Man was to subdue nature and to himself be subdued by God. God filled the earth with every good thing, and God made a garden, and he placed man in the garden with the requirement that he honor his Creator with obedience.

Greater Representative

But we know how things go, don’t we. Man was not content to rule over the whole world under God’s good authority. He wanted to be like God, to be out from under God’s rule, and make his own rules. And as Romans tells us:

Romans 5:12 Therefore, just as sin came into the world through one man, and death through sin, and so death spread to all men because all sinned—

Adam sinned, and because of his one sin we all die. We cry out

‘That’s not fair!’ Adam acted as our representative. He acted as man on behalf of all mankind. Adam and Eve sinned, and so all humankind sinned.

We may not like this, that Adam represented us, but it is in this way, Romans 5:14 tells us, ‘Adam was a type of the one who was to come.’ Romans 5:12-19 goes back and forth between the two men, the two great representatives, Adam and Jesus.

Adam Christ

Trespass Free gift

Justice Grace

one trespass one act of righteousness

one man’s disobedience one man’s obedience

sin & death spread to many grace abounded for many

death reigned recipients of grace and gift of

righteousness reign in life

many sinned many made alive

condemnation justification and life

Romans 5:18 Therefore, as one trespass led to condemnation for all men, so one act of righteousness leads to justification and life for all men. 19 For as by the one man’s disobedience the many were made sinners, so by the one man’s obedience the many will be made righteous.

So if you don’t like Adam as your representative, you have another option! Jesus is the greater man, the greater representative. Where Adam disobeyed, Jesus obeyed perfectly; where Adam brought justice, condemnation and death, Jesus brings grace; the gift of righteousness, justification, and eternal life. In Adam we get what we deserve. In Christ, we don’t get what we deserve, and we get what we don’t deserve. Jesus is our greater representative.

Adam was in a beautiful garden, with all his needs met, and everything good at his fingertips, and he disobeyed and ate. Jesus was hungry, in the wilderness, having fasted for 40 days, beginning literally to starve, and Jesus submitted himself to God. Jesus was tempted in another garden, looking toward another tree, and he said ‘nevertheless, not as I will but as you will’ (Mt.26:39).

Relationship

In Genesis 3 we see another aspect of what it means to be truly human:

Genesis 3:8 And they heard the sound of the LORD God walking in the garden in the cool of the day, and the man and his wife hid themselves from the presence of the LORD God among the trees of the garden.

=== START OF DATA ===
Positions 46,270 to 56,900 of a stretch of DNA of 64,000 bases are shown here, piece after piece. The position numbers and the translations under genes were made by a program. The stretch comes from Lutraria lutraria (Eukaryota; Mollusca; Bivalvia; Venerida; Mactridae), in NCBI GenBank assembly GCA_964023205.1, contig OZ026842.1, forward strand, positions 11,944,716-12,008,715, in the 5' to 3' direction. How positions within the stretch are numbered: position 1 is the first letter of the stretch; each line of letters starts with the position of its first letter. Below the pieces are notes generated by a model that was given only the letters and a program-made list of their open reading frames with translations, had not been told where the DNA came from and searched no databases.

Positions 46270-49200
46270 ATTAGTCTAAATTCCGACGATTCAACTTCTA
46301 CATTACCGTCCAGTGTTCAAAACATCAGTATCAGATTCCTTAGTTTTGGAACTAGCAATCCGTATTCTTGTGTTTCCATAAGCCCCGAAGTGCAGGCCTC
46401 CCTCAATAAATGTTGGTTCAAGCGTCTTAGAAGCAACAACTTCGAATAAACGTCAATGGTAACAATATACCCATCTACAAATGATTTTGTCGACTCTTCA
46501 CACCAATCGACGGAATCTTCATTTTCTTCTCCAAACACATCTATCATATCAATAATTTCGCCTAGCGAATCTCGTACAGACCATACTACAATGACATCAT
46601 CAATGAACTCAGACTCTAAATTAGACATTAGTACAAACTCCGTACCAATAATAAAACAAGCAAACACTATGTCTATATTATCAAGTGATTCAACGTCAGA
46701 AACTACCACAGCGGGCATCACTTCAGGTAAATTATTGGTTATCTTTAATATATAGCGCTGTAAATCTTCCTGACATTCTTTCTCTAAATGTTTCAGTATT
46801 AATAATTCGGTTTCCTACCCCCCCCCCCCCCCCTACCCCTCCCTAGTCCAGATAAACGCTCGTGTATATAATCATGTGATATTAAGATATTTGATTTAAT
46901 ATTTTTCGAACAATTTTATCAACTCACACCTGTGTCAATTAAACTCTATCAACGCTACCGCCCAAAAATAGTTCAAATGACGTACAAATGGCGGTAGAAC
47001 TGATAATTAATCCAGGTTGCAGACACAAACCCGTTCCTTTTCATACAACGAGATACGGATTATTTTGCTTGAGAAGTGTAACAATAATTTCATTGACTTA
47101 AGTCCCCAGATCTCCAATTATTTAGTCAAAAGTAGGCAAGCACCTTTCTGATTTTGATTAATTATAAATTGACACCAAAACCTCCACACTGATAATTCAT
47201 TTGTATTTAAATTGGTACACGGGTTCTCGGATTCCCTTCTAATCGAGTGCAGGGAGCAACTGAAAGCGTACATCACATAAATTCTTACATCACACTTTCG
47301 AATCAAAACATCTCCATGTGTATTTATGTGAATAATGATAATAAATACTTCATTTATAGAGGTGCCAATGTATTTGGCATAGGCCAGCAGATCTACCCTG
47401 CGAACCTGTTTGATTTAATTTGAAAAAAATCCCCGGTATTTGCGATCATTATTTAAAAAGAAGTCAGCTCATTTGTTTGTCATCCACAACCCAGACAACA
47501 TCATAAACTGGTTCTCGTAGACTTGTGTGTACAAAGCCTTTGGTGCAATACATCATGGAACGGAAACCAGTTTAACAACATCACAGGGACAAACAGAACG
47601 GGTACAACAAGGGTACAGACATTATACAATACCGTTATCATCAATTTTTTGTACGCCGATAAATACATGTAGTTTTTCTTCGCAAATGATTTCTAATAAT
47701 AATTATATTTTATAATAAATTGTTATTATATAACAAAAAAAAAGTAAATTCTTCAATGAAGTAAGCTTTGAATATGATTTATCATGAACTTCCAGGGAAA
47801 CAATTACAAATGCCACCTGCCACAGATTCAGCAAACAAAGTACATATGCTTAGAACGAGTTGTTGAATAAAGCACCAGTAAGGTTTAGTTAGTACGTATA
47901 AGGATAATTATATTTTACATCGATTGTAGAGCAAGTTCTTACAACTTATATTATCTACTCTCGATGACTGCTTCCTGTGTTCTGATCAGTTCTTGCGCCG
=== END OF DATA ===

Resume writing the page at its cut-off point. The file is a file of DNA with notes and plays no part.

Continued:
Man was made for relationship with God. God intended for them to enjoy fellowship with him, to enjoy his presence, to walk together. This is what the whole Old Testament is longing for;

Exodus 29:46 And they shall know that I am the LORD their God, … that I might dwell among them. I am the LORD their God.

This is what Jesus points us to in John 17

John 17:3 And this is eternal life, that they know you the only true God, and Jesus Christ whom you have sent.

Knowing God, enjoying relationship with God, this is what man was made for. Jesus, in constant communion with his Father, begins to show us what this is meant to look like. Jesus rose early to pray (Mk.1:35); he prayed in the evening (Mt.14:23); on occasion “all night he continued in prayer to God” (Lk.6:12); often “he would withdraw to desolate places and pray” (Lk.5:16). Jesus says:

John 14:31 but I do as the Father has commanded me, so that the world may know that I love the Father.

Jesus says:

John 10:30 I and the Father are one.”

Jesus says:

John 10:38 but if I do them [the works of my Father], even though you do not believe me, believe the works, that you may know and understand that the Father is in me and I am in the Father.”

Jesus enjoyed his relationship with his Father.

Authority

Jesus, the last Adam, exercised his authority over creation. When the disciples had fished all night and caught nothing,

John 21:6 He said to them, “Cast the net on the right side of the boat, and you will find some.” So they cast it, and now they were not able to haul it in, because of the quantity of fish. (cf. Lk.5:4-7)

Jesus exercised dominion over the fish of the sea. Jesus exercised dominion over the trees; “may no fruit ever come from you again” (Mt.21:19);

Matthew 8:27 “What sort of man is this, that even winds and sea obey him?”

Jesus had authority over sickness, over disease, over birth defects, even over death and decay (Jn.11:43). Jesus was ideal man, in absolute authority at all times; and he used his authority for the good of others. Jesus used his authority to guard and protect his followers.

John 18:6 When Jesus said to them, “I am he,” they drew back and fell to the ground. 7 So he asked them again, “Whom do you seek?” And they said, “Jesus of Nazareth.” 8 Jesus answered, “I told you that I am he. So, if you seek me, let these men go.”

Jesus was in absolute authority, even over his own life

John 10:17 …I lay down my life that I may take it up again. 18 No one takes it from me, but I lay it down of my own accord. I have authority to lay it down, and I have authority to take it up again. This charge I have received from my Father.”